Naples, Italy is home to thousands of pizzerias that churn out life-altering margheritas day after day for throngs of hungry customers. Pizza is the city’s unrivaled culinary masterpiece and treated as a veritable art form – to qualify as a member of the Associazione Verace Pizza Napoletana (the True Neapolitan Pizza association) a pizzeria must adhere to a strict set of rules.
Everything from using ingredients with a protected designation of origin to adhering to a process that regulates the rising of the dough to kneading techniques and baking temperature are regulated. “The Art of Neapolitan Pizzamaking” is even being considered for UNESCO Intangible World Cultural Heritage recognition.
At the city’s most famous pizzerias – such as Sorbillo, Di Matteo and Da Michele – hungry people wait hours for a taste of what might be the world’s most traditional pizza: margherita, a round flatbread with a raised crust, topped with tomato sauce, mozzarella and basil. What most visitors miss, however, is the city’s other traditional pizza: pizza fritta.
One of the city’s original street foods, this deep-fried, oversized calzone was popularized in the post-WWII era when the wives of pizzaiolos would use extra dough they had on hand to deep fry pizzas as a way of generating extra income for their families. The fried pizzas were stuffed with ricotta and ciccioli (fatty pork bits), inexpensive ingredients that were always on-hand, and then deep-fried to a golden crisp in a bubbling boiler which required little maintenance.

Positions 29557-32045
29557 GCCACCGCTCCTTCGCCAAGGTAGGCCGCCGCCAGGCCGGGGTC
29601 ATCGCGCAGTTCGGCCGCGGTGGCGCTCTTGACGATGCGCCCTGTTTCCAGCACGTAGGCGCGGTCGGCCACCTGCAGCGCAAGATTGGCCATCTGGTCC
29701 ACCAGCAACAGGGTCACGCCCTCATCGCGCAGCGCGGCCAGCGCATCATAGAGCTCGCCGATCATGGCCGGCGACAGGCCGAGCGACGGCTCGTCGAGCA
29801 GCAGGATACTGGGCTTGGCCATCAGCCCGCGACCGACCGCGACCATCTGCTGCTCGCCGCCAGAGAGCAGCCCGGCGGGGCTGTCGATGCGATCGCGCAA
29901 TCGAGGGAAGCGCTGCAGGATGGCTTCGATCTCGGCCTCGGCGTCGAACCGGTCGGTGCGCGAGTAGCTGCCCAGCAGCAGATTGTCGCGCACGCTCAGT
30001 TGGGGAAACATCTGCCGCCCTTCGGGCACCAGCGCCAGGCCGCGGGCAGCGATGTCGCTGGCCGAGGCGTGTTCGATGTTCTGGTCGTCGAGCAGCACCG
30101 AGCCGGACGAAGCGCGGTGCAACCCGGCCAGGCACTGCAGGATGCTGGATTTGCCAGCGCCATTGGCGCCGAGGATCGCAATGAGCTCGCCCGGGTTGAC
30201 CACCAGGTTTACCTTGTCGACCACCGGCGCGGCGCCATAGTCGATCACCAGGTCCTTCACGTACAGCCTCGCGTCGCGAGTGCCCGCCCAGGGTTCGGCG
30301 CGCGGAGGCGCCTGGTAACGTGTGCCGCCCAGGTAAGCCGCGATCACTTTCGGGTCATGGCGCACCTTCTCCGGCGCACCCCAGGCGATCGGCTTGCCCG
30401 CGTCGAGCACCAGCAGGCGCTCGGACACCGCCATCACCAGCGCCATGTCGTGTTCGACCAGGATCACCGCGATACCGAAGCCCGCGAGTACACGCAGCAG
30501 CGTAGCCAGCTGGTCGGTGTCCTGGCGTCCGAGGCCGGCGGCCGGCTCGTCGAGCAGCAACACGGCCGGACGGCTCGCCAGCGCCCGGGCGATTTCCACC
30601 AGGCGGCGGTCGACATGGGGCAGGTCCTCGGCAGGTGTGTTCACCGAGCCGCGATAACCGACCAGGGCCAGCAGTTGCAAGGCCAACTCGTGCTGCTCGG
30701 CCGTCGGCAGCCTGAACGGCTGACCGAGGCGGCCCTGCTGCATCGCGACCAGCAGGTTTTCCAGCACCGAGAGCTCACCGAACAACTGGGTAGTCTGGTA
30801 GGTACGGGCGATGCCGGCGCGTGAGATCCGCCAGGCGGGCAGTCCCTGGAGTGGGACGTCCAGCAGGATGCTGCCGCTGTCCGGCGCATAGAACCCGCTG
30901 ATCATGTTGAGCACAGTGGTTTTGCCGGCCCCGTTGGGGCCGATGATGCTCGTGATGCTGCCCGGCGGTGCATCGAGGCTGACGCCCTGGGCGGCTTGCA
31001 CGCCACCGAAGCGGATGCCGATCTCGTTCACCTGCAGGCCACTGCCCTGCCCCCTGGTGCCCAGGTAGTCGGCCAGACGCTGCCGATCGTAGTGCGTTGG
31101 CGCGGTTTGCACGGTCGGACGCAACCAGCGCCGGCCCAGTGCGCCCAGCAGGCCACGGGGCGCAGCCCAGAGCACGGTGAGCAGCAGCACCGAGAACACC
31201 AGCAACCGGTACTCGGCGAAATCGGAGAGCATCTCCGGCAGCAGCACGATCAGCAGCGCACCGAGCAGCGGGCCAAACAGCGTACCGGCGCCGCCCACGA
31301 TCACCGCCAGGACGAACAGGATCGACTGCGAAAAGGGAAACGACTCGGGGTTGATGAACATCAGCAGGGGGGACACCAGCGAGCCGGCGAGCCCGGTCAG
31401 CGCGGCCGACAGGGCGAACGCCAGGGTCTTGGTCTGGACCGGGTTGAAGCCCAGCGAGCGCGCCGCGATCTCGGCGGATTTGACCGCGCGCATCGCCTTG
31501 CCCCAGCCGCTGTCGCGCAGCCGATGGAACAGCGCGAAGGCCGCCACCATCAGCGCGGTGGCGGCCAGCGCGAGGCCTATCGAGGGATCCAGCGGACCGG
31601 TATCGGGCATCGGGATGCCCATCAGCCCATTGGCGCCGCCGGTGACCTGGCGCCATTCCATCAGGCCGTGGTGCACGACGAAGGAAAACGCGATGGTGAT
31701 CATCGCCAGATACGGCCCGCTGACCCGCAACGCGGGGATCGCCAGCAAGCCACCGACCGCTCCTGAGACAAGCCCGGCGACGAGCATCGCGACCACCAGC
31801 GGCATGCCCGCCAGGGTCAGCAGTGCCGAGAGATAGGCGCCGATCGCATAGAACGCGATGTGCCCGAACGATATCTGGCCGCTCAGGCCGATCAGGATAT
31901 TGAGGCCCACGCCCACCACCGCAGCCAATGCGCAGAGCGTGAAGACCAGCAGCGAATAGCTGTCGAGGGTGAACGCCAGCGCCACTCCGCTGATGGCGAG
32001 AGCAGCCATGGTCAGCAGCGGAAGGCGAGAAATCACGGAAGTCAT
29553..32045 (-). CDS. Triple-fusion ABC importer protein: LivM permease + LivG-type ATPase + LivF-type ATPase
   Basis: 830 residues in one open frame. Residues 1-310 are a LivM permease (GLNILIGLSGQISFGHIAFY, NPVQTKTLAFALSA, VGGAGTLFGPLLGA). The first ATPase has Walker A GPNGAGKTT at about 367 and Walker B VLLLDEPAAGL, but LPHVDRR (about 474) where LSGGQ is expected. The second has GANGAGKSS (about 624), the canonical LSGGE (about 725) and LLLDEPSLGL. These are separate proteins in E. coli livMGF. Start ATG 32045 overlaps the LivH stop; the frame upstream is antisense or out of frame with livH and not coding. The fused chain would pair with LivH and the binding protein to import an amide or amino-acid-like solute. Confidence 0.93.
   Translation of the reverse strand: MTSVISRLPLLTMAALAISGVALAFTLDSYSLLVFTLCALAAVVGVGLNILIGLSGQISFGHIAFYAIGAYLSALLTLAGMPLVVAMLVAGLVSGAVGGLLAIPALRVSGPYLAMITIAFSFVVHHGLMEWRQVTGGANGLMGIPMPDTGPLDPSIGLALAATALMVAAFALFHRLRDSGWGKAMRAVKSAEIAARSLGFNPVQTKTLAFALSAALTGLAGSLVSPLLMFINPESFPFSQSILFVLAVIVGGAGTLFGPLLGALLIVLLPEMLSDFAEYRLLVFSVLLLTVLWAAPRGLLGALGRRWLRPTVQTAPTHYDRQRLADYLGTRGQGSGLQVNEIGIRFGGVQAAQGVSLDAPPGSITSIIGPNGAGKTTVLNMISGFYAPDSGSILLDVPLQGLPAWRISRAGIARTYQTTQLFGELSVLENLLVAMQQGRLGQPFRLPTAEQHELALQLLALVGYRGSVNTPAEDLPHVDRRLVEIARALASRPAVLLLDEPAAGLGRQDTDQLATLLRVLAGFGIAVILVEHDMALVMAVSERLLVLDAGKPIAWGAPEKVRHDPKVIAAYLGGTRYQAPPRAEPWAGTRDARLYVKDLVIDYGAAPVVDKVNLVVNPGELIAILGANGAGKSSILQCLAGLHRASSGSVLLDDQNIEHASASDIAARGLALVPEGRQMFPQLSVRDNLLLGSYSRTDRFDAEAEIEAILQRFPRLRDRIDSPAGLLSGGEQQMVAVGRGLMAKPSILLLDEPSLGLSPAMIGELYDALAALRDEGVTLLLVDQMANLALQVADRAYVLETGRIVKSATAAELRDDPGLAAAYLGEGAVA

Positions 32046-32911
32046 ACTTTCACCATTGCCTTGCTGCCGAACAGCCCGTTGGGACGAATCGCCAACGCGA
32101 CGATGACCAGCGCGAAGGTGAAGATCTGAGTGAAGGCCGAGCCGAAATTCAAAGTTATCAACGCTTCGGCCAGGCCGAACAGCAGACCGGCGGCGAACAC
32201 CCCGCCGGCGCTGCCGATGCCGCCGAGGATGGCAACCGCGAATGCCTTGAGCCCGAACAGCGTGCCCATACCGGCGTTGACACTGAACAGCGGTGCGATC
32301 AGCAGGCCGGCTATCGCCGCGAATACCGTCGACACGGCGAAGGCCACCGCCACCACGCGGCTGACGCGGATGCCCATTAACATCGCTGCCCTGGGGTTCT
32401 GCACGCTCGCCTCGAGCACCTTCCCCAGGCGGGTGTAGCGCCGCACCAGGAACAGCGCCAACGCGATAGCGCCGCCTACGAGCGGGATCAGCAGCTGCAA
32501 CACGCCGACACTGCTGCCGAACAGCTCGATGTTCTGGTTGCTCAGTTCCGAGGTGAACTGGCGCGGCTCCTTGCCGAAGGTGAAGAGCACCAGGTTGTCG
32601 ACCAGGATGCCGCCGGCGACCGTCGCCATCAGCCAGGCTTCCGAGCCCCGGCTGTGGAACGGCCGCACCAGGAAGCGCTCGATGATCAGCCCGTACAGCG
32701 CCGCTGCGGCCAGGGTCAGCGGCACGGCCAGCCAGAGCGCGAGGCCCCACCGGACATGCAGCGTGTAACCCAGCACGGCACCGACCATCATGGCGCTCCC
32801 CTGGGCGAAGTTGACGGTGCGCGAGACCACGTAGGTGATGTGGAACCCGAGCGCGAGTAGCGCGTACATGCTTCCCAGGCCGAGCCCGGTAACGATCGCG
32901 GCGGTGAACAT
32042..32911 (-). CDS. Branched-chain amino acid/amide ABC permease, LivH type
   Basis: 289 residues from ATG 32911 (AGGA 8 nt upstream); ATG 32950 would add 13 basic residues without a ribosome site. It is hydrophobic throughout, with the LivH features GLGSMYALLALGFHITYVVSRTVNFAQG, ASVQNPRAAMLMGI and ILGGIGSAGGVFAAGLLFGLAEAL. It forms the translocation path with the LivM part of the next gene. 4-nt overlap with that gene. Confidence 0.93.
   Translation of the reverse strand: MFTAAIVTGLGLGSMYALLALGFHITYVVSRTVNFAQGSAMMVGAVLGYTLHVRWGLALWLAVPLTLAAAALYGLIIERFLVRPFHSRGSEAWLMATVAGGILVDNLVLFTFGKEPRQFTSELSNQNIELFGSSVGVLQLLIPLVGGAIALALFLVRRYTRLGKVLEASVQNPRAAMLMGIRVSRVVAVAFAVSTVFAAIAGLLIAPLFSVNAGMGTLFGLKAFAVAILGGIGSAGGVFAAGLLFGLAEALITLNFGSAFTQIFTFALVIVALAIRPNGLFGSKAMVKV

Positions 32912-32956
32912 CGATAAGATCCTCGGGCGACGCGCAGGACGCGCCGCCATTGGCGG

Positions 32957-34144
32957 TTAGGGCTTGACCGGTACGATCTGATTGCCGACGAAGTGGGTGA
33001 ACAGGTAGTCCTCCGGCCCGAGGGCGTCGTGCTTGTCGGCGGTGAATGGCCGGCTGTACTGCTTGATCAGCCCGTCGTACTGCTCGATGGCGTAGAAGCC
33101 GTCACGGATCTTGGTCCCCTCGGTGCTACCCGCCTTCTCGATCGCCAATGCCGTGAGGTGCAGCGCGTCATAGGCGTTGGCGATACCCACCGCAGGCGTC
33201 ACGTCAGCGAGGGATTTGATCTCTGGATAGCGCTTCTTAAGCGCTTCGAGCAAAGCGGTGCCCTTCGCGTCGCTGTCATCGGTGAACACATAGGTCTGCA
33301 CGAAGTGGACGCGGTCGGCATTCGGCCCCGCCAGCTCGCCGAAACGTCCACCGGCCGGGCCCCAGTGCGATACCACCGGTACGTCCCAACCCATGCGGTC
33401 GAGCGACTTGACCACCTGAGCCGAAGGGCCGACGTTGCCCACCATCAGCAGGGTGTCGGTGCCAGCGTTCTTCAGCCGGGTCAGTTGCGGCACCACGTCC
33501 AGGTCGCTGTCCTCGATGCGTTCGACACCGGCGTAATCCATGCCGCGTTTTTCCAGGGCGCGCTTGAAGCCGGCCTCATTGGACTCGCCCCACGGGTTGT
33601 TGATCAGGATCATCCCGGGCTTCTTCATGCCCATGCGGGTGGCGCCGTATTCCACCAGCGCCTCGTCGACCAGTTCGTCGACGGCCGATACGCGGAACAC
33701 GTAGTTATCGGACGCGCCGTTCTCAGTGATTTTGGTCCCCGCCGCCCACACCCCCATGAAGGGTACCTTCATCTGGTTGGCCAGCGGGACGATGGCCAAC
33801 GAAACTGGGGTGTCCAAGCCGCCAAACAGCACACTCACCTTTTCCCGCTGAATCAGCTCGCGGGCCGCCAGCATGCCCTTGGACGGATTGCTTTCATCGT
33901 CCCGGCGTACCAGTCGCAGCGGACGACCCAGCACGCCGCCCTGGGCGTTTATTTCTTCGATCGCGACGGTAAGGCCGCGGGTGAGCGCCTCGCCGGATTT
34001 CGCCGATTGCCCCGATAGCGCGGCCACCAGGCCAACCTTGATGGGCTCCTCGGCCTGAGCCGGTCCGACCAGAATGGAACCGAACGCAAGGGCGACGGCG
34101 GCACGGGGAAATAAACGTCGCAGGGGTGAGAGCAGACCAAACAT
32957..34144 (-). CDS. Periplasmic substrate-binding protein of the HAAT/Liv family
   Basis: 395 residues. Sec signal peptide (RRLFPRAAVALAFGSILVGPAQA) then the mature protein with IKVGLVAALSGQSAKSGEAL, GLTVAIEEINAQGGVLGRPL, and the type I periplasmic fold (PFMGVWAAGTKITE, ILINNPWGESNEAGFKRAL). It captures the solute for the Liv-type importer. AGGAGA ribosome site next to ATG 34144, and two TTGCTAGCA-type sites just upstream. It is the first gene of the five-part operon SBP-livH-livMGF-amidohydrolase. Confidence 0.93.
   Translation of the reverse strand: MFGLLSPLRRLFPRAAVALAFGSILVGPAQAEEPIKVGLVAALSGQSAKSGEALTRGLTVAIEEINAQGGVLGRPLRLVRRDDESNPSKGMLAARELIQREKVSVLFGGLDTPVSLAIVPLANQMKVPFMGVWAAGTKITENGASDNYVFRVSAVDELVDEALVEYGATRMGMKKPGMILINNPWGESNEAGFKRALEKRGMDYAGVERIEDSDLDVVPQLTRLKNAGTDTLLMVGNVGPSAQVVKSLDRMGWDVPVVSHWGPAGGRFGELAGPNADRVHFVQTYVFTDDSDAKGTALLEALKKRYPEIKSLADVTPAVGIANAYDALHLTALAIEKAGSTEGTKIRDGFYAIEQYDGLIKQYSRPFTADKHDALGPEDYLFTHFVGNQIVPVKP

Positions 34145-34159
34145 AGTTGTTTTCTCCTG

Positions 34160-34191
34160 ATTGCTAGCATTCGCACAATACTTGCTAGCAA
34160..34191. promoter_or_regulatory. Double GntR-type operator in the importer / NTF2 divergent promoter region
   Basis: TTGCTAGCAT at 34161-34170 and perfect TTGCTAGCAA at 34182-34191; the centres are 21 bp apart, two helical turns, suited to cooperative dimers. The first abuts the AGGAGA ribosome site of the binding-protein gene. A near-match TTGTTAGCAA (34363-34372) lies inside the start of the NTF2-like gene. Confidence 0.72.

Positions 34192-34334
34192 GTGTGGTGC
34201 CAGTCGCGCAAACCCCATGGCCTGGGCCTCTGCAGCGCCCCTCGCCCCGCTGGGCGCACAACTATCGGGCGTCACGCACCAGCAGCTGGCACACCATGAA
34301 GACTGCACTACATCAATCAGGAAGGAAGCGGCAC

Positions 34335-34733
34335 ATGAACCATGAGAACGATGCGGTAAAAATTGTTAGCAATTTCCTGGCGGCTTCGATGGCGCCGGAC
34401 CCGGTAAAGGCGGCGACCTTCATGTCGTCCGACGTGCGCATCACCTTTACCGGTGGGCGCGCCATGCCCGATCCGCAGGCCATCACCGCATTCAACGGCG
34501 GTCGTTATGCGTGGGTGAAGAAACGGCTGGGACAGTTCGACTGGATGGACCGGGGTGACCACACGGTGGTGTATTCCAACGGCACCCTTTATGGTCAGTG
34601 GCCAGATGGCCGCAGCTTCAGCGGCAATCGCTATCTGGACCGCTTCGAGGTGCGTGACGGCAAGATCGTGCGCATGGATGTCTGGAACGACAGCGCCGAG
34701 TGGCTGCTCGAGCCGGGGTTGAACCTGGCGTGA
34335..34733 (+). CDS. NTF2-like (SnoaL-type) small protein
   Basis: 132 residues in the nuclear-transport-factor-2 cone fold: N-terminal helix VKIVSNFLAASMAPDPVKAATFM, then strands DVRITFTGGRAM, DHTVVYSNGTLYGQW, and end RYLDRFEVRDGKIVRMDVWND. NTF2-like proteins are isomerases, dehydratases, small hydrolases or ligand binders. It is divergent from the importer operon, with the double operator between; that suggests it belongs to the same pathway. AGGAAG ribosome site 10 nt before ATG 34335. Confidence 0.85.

The women would set up shop outside their modest flats and feed hungry passersby who generally paid off their debts eight days later, popularizing the phrase “a ogge a otto” (“from today to eight days”).
Whereas the large, round margheritas required wood-burning ovens, tomatoes and mozzarella – expensive ingredients at the time – pizza fritta remained easily accessible for the lower classes. Both in substance and style, it is a quintessential example of Italy’s cucina povera (poor man’s food), championed throughout the country for turning modest, local ingredients into something nourishing, flavorful and comforting.
Today, pizza fritta is still prepared according to its historic recipe in centennial establishments such as Da Fernanda in the Quartieri Spagnoli and D’è Figliole in the city’s Forcella neighborhood, though it is also evolving into a reputable culinary phenomenon in its own right. Across the city, and even onto new shores, fried pizza joints are emerging that offer a gourmet spin to this traditional food.
In Naples, Pizza Fritta 1947 serves up creative flavor combinations such as the Posillipo, with Sorrento lemons, provola cheese, arugula and caciocavallo cheese, while Pizzeria La Notizia’s newest venue, ‘O Sfizio d’à Notizia, has a version with escarole, salted codfish, pine nuts, raisins, capers and black olives.
In Brooklyn, Neapolitan pizzeria Forcella serves a tartufo fried pizza, stuffed with smoked mozzarella, ham, mushrooms and truffle oil. And Don Antonio in Manhattan offers a variety of fried pizzas that include stuffed versions, as well as the signature montanara, a spin on fried pizza that consists of a fried dough base that’s topped with ingredients. Don Antonio’s Montanara Genovese has onions, pancetta and Parmesan cheese, translating Naples’ famous Genovese pasta into a decadent pizza form.
Even celebrity pizzaiolo Gino Sorbillo has recently unveiled his eponymous establishment on the Bowery, bringing one of Naples’ most celebrated pizzas to New York City. With a dozen Neapolitan pizzas on the menu and an array of pizza frittas, including one with smoked mozzarella and tomato sauce, it probably won’t be long before lines begin to form outside his newest establishment, too.
Pizza fritta may still lie under the radar, obscured by the popularity of its more famous cousin, but it is slowly emerging from the shadows to enjoy its own time in the culinary limelight.